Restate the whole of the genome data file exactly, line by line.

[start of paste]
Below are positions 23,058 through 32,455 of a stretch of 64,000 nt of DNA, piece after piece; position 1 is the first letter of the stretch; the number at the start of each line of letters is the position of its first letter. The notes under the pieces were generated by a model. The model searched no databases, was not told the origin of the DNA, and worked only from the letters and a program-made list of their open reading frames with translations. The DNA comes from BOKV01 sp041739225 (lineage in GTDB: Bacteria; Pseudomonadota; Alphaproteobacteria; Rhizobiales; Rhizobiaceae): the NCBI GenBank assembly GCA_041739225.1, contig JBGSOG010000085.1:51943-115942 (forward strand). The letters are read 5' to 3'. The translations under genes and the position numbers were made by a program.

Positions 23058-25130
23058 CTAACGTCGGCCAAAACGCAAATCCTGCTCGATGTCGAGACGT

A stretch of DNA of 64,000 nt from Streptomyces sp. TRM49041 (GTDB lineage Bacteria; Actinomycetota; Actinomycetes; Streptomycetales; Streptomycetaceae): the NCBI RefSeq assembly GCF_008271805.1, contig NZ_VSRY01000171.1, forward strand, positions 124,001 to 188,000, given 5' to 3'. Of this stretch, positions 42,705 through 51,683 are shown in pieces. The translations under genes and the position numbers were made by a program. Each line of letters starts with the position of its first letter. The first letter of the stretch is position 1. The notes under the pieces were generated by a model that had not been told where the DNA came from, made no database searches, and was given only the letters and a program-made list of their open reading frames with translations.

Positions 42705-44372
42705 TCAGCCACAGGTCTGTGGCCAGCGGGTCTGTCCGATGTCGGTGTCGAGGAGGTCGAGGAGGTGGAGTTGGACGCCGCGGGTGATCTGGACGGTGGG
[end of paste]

Below are positions 23,058 through 32,455 of a stretch of 64,000 nt of DNA, piece after piece; position 1 is the first letter of the stretch; the number at the start of each line of letters is the position of its first letter. The notes under the pieces were generated by a model. The model searched no databases, was not told the origin of the DNA, and worked only from the letters and a program-made list of their open reading frames with translations. The DNA comes from BOKV01 sp041739225 (lineage in GTDB: Bacteria; Pseudomonadota; Alphaproteobacteria; Rhizobiales; Rhizobiaceae): the NCBI GenBank assembly GCA_041739225.1, contig JBGSOG010000085.1:51943-115942 (forward strand). The letters are read 5' to 3'. The translations under genes and the position numbers were made by a program.

Positions 23058-25130
23058 CTAACGTCGGCCAAAACGCAAATCCTGCTCGATGTCGAGACGT

A stretch of DNA of 64,000 nt from Streptomyces sp. TRM49041 (GTDB lineage Bacteria; Actinomycetota; Actinomycetes; Streptomycetales; Streptomycetaceae): the NCBI RefSeq assembly GCF_008271805.1, contig NZ_VSRY01000171.1, forward strand, positions 124,001 to 188,000, given 5' to 3'. Of this stretch, positions 42,705 through 51,683 are shown in pieces. The translations under genes and the position numbers were made by a program. Each line of letters starts with the position of its first letter. The first letter of the stretch is position 1. The notes under the pieces were generated by a model that had not been told where the DNA came from, made no database searches, and was given only the letters and a program-made list of their open reading frames with translations.

Positions 42705-44372
42705 TCAGCCACAGGTCTGTGGCCAGCGGGTCTGTCCGATGTCGGTGTCGAGGAGGTCGAGGAGGTGGAGTTGGACGCCGCGGGTGATCTGGACGGTGGG